At times, it may seem that we are conscious of everything we do and we are on some level if we try. Think of eating with chopsticks. Pay attention as you grab a bit of stir-fry broccoli and you have a nice illusion of conscious control. Remember the first time you used chop sticks and could not control the chop sticks sufficiently to grasp a tasty morsel. The neocortex is incapable of processing enough information to get the balance, pressure, and timing required to actually operate the chop sticks. It is a process, slowly or quickly, of training the limbic brain to achieve desired results — plopping that tasty morsel whole in your mouth.
This process of training goes on unconsciously and without or ability to control. The neocortex thinks a thought, which influences nearby nerves in the limbic brain to respond and process that information the way the neocortex commands.  This is empirically discovered by repeating an activity you think about consciously and note that over time your skill improves. This goes on for everything we think about. When we love, we train our brain to love and when we are cruel, we train our brain to be cruel.
This observation can be employed for our benefit. Do you want to be more loving? Focus your attention on loving and it will come. Do you want more joy in your life? Spend some time every day focusing on the joyful moments in your life and you will train your parallel brain to feel more joy. This can be applied to any conscious adaptation you wish to make in your brain. Though not some panacea of awesomeness, this will not for example cure depression or PTSD, it can be used to generate positive benefit within a short period of time which may alleviate depression or other ailments. How long does it take to learn to play a musical instrument? That is about how long it will take for you to see positive benefit. Make that conscious adaptation a habit and soon it will be something you never think about much as the goat never really thinks about climbing the mountain.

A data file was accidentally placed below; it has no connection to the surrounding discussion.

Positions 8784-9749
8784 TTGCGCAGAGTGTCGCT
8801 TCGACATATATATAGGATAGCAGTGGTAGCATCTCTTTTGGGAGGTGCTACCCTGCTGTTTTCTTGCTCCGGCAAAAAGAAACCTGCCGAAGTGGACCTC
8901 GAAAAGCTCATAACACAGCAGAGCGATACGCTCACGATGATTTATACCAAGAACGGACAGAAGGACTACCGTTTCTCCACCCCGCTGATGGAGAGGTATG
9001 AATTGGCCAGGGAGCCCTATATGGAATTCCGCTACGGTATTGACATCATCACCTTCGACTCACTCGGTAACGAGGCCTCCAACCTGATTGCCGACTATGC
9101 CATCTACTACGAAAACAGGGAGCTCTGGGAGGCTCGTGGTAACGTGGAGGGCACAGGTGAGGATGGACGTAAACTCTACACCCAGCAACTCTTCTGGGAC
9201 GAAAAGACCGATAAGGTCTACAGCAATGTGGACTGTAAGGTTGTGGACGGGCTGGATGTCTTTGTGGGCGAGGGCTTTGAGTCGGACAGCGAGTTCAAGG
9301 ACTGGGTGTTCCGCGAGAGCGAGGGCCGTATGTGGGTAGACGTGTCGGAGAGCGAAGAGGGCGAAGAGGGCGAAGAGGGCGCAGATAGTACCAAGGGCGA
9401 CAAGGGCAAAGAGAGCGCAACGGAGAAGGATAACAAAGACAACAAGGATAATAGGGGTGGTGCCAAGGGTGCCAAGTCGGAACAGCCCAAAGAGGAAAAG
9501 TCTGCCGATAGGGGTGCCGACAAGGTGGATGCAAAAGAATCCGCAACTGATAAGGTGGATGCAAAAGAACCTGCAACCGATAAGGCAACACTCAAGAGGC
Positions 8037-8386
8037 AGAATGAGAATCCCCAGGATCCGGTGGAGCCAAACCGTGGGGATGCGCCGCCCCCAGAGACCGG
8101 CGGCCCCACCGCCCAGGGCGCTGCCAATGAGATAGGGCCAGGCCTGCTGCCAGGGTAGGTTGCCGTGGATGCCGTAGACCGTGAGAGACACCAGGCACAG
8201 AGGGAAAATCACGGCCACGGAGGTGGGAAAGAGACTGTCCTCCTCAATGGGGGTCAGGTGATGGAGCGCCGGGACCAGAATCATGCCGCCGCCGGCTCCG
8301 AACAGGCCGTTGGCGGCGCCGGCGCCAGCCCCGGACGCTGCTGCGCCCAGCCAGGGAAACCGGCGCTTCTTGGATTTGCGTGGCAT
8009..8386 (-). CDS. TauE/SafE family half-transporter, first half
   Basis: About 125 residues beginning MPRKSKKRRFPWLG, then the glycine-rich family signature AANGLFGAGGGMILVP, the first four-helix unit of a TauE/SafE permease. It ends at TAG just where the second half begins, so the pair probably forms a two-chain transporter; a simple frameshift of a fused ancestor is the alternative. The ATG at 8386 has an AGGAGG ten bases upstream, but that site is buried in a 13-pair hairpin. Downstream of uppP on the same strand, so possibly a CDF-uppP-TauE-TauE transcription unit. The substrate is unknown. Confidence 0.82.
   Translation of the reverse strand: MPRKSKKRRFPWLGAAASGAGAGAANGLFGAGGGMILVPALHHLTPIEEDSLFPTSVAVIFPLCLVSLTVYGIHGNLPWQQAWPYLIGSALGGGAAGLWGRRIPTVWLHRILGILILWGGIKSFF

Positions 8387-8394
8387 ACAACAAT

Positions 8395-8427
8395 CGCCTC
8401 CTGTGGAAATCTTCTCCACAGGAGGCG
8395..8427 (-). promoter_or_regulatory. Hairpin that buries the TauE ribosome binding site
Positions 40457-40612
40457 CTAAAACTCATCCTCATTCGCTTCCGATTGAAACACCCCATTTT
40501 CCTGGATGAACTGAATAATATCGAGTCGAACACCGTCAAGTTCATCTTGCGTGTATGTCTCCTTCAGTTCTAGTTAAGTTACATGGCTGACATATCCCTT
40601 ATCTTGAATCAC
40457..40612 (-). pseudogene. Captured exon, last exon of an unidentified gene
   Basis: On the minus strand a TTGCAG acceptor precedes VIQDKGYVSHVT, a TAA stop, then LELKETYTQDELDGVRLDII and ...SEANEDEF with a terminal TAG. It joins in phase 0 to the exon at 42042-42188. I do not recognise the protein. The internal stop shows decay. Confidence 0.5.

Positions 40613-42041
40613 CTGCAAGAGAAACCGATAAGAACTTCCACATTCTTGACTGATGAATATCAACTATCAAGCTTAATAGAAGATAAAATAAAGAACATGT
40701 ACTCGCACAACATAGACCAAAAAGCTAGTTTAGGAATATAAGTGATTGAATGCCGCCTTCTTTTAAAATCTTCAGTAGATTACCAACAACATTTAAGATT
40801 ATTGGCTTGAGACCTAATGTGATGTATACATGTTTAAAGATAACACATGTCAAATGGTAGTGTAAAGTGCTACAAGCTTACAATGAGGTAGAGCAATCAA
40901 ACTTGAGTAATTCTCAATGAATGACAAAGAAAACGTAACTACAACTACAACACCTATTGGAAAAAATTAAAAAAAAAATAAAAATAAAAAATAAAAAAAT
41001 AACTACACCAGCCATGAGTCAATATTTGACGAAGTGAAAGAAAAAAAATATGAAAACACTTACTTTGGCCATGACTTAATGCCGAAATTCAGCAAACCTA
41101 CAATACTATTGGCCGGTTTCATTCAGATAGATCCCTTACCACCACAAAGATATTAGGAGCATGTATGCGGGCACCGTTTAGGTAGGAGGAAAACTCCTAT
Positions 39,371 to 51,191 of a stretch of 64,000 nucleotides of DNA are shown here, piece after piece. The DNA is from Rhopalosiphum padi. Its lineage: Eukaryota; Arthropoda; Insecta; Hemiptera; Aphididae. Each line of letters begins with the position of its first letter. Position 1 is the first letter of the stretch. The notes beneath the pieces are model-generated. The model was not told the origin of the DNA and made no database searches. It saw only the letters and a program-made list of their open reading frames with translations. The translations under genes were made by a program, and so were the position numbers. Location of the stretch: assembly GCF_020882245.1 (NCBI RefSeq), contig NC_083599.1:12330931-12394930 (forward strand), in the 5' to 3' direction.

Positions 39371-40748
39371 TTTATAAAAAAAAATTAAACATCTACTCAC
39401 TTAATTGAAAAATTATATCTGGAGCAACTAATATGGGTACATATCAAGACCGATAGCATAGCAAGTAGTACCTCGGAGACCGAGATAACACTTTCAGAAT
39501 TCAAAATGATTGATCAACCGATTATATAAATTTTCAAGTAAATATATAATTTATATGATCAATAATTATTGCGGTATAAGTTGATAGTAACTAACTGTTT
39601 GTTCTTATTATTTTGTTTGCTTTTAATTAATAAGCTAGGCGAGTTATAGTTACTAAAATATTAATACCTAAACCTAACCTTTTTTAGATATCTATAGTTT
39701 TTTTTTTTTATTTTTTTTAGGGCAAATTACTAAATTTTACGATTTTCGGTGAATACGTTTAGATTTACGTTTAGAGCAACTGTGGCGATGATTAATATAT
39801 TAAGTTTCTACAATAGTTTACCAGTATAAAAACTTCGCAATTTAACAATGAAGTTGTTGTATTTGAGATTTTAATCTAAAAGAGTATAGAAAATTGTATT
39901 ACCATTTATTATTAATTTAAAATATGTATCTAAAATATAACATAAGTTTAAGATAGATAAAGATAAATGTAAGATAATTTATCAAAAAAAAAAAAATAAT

Taking this to the next level, can we consciously adapt our limbic brain to be aware? This sounds like the halting problem for the human brain. How would we really know if the limbic brain is aware? Can it be verified? I think the answer is ‘no’ and I also think that training your limbic brain to be aware can have positive benefit. Practitioners of mindful meditation will recognize this though they tend to focus on the self and ignore awareness of their surroundings and those around. The state of being aware of the self, others, and surroundings is awake — in every sense of the word, fully awake.
The training can start today, and you can do it in your everyday life. As you walk down the street become aware of the buildings or nature around. Note the features and observe things like signs, leaf shape, animals, whatever is nearby. If there are people nearby, become aware of their emotional state. Note their intentions and what they are looking at. Notice how this makes you feel with a curious detachment from the actual state. Especially notice those that are aware of your observations.
Once the limbic brain is trained to be awake, and the practitioner becomes skilled, a world of awareness opens which is difficult to visualize prior to being awake. Once awake, subsequent trainings will be easier since the limbic brain will be able to offload the heavy lifting our neocortex does today.
Once awake, take this to the next level again and awaken those around you. Give the unconscious sleepers around you a gentle and loving nudge or grab them by the shoulders and shake vigorously. Awaken now since only good can come from this.

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  1. pst
    March 4th, 2010 at 02:46 | #1

    Well, this probably works as well for higher functions that you wouldn’t necessarily think of as limbic brain functions. You mentioned playing musical instruments but it also may be part of the effect one gets when one is in “the photography zone.” I know that after a week or two of working, my seeing ability goes into overdrive and, all of a sudden, my brain is constantly thinking in terms of potential art images.

  2. March 4th, 2010 at 03:04 | #2

    Nice observation pst. I think “being in the zone” is symptomatic of the end result of limbic training.